Detour leads to antibiotic resistance
Ludwig Maximilian University researchers have used cryo-electron microscopic imaging to characterize the structural alterations in the bacterial ribosome that are required for induction of resistance to the antibiotic erythromycin.
Bacteria that have become resistant to multiple types of antibiotics are a growing problem in clinical medicine. Many bacterial species carry genes that cause them to be intrinsically resistant to specific antibiotics. Resistance can arise as a result of random mutations or be picked up via genetic exchange with other bacteria. In order to impede the development of resistance to existing antibiotics and guide the design of more effective anti-bacterial agents, it is crucial to understand the mechanisms that underlie known resistances. LMU biochemist Daniel Wilson and his colleagues have just taken a significant step toward this goal in the case of erythromycin, a member of the so-called macrolide class of antibiotics. The LMU team has elucidated the mechanism which activates production of a protein that makes the bacterial ribosome insensitive to inhibition by the drug.
Antibiotic-dependent induction of resistance
Most antibiotics, including erythromycin, bind to ribosomes, the cellular organelles that are responsible for protein synthesis. As a consequence, the bacterial cell is unable to produce the proteins it requires for its growth and proliferation. Resistance to erythromycin is known to occur via methylation of a specific position in the so-called ribosomal RNA, which is an integral part of the ribosome. Moreover, binding of the antibiotic to the ribosome is a prerequisite for the production of ErmB, a protein enzyme that carries out the modification by attaching one or two methyl (CH3-) groups to the target site in the ribosomal RNA. "These modifications inhibit binding of erythromycin to the ribosome, rendering the antibiotic ineffective," says Wilson.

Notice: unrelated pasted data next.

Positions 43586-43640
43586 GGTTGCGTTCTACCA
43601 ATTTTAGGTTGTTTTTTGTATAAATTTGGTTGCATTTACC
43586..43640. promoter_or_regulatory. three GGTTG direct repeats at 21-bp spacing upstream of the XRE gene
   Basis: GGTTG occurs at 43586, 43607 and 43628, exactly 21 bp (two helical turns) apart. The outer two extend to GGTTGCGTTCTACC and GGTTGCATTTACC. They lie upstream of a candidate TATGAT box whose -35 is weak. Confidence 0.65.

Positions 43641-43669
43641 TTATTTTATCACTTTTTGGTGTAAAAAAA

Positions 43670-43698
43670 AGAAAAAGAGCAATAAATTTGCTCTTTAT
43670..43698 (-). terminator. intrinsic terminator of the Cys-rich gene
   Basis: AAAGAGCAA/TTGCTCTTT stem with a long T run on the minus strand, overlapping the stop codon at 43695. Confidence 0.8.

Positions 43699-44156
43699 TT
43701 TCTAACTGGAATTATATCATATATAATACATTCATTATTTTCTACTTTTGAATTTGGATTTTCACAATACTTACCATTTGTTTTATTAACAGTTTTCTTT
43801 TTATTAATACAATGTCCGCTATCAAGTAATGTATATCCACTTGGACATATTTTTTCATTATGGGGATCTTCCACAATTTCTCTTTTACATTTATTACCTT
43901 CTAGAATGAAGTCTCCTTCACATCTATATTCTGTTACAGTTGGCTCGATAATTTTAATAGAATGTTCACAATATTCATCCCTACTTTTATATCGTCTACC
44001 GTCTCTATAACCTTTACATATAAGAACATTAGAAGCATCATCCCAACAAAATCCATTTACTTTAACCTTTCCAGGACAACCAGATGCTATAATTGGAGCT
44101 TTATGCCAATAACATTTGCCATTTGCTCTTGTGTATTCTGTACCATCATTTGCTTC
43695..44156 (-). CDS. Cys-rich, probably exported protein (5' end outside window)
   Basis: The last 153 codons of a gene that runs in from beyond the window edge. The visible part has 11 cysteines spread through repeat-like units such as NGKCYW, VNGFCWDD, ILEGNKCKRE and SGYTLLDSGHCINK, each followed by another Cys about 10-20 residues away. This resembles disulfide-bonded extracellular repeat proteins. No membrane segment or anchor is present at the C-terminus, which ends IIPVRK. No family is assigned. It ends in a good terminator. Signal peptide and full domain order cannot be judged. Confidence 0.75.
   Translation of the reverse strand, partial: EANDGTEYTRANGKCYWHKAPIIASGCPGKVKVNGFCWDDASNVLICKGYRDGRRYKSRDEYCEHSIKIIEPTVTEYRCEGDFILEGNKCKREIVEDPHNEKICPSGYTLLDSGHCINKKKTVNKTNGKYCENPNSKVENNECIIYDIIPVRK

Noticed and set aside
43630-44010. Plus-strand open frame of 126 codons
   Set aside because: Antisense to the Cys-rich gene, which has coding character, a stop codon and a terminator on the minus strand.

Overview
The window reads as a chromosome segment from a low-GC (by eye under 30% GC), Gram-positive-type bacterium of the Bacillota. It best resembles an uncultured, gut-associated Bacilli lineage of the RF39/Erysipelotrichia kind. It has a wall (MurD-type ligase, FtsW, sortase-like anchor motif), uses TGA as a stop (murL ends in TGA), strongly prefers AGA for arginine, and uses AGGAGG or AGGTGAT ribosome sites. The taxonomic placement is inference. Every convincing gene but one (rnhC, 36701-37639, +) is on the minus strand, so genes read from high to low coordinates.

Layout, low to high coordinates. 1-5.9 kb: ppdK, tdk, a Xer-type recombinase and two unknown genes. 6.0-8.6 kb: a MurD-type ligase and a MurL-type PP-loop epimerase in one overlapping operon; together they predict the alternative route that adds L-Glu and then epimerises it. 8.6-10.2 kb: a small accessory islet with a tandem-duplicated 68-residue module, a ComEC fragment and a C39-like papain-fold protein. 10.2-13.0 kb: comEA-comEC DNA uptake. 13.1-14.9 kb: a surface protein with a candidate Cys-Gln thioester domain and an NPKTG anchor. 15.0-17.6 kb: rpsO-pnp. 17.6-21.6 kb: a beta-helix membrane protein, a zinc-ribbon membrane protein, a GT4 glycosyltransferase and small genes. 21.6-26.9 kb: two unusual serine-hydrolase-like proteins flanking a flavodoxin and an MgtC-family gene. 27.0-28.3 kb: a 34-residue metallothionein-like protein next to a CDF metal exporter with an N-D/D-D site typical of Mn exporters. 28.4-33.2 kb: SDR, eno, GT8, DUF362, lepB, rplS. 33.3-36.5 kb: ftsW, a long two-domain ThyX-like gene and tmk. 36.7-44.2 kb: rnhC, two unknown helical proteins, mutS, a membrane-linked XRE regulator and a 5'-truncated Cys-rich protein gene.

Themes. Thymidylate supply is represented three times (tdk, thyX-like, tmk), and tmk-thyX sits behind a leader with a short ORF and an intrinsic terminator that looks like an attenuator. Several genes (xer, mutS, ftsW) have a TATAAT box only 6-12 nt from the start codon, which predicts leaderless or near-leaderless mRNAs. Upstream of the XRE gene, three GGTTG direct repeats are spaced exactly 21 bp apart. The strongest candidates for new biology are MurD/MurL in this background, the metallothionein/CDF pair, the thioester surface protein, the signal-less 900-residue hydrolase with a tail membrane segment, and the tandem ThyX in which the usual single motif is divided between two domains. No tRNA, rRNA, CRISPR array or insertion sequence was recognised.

"The ErmB enzyme required for resistance is only produced when needed, and the short signal peptide ErmBL plays a key role in controlling synthesis of the ErmB protein", Wilson explains. The genetic information for both ErmBL and ErmB is encoded on the same messenger RNA molecules, which are transcribed from the bacterial DNA and program the synthesis of the proteins by the ribosome. However, the genes encoding ErmB are usually not accessible for translation. In the presence of the antibiotic, synthesis of ErmBL comes to a premature halt before the peptide is complete. This stalling of the ribosome enables the mRNA to undergo a structural rearrangement, which exposes the ribosome binding site of the downstream sequence that encodes ErmB, allowing it to be synthesized and thus inducing erythromycin resistance.
"Until now, the structural basis for the premature halt in ErmBL synthesis was completely unknown," says Wilson. "With the aid of cryo-electron microscopy we have, for the first time, imaged ribosomes stalled by through the cooperation of the ErmBL signal peptide, the inducing antibiotic and the ribosome. This structure provides insights into the mechanisms that underlie the induction of resistance," Wilson explains.
Diversion of the signal peptide
To everyone's surprise, the data revealed that ErmBL does not interact directly with the antibiotic. Instead, in the presence of erythromycin, the path of the growing peptide is apparently diverted within the tunnel of the ribosome, leading to specific interactions with the ribosome that inhibit its active site, bringing the ribosome to a premature halt.
"Ultimately, these findings should facilitate the development of better macrolide antibiotics," Wilson says. "But first we must gain a better understanding of how these mechanisms operate on the ribosome itself." To do this, Wilson and his coworkers now want to increase the resolution of their cryo-electron micrographs, and also examine the structures of other drug stalled ribosomes that have been brought to a halt by other agents.